Should it take a calamity to make us empty our pockets and mobilize us into action? 'Honky Tonk Woman,' writing for the Sunday Leader newspaper in Sri Lanka says something most of us feel, but haven't put it into words.
After such a tremendous disaster, you begin to realize the triviality of your problems. I'm very sorry to say it has become a kind of a contest with some folks, who like to make sure everyone knows how and what their contributions were to the relief effort. Let's hope everyone will keep up the the level of enthusiasm over a longer period of time, for this effort has to be continued for a while in order to be successful. The real heroes/ heroines are those who work steadily and silently, they don't even talk about it. They don't feel the need for the whole world to know. I called up one of my oldest friends and told her I was proud to know her, she's one such person. I know she doesn't wait for tsunamis but always helps people and DOES NOT TALK about it.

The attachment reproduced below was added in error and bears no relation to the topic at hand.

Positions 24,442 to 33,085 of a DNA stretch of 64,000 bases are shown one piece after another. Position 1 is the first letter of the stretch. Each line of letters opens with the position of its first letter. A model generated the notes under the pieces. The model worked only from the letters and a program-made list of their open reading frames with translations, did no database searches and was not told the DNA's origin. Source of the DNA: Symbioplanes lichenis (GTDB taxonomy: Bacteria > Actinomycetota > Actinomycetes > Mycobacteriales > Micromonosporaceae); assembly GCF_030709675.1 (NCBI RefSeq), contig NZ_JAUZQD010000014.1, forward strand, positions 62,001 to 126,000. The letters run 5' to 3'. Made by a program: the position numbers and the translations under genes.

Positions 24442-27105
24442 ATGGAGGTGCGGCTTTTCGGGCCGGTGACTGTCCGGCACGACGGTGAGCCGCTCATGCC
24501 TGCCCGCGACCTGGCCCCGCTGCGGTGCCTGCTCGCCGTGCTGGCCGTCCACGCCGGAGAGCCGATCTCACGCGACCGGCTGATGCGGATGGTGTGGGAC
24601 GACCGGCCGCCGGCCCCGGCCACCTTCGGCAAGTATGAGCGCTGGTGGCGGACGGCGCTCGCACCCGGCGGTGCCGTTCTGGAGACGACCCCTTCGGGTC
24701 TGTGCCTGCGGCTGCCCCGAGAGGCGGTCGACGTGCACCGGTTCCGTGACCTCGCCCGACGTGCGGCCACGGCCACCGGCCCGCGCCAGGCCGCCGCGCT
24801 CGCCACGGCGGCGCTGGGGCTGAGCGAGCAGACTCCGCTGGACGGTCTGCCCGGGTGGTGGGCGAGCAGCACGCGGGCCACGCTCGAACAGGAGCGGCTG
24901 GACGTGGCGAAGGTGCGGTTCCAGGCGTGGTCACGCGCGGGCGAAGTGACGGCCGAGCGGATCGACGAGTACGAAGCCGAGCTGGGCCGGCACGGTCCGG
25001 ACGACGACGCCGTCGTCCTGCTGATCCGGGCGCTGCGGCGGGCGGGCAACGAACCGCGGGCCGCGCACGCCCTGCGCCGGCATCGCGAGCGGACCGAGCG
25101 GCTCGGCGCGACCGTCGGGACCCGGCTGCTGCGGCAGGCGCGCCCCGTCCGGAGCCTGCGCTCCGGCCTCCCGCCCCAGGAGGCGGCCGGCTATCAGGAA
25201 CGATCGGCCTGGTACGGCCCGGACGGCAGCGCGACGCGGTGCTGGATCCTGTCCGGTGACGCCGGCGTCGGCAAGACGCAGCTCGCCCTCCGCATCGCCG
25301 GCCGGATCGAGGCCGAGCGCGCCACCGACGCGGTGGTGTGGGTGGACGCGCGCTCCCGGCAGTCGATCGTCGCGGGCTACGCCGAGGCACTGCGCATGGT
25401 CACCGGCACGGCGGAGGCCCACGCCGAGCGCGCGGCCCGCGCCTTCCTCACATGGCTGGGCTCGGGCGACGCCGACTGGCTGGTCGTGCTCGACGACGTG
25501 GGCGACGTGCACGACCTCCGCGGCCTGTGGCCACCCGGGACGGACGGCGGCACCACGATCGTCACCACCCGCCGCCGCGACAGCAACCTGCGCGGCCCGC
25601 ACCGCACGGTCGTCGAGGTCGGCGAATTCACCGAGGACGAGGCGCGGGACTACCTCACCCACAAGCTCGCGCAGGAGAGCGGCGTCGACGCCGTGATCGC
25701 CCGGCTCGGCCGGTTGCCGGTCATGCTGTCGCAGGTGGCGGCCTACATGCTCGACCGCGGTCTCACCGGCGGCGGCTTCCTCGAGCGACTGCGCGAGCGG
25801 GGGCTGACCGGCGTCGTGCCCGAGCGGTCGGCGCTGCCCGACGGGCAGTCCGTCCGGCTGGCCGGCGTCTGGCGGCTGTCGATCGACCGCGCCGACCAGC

I spoke to several people over the last few days who have amazing sories out of Sri Lanka, of Sri Lankans helping Sri Lankans all over the country. These private individuals who load their cars and double-cabs and make sorties into affected areas on work days and weekends. They don't receive --and don't care for- media attention. We can't thank them enough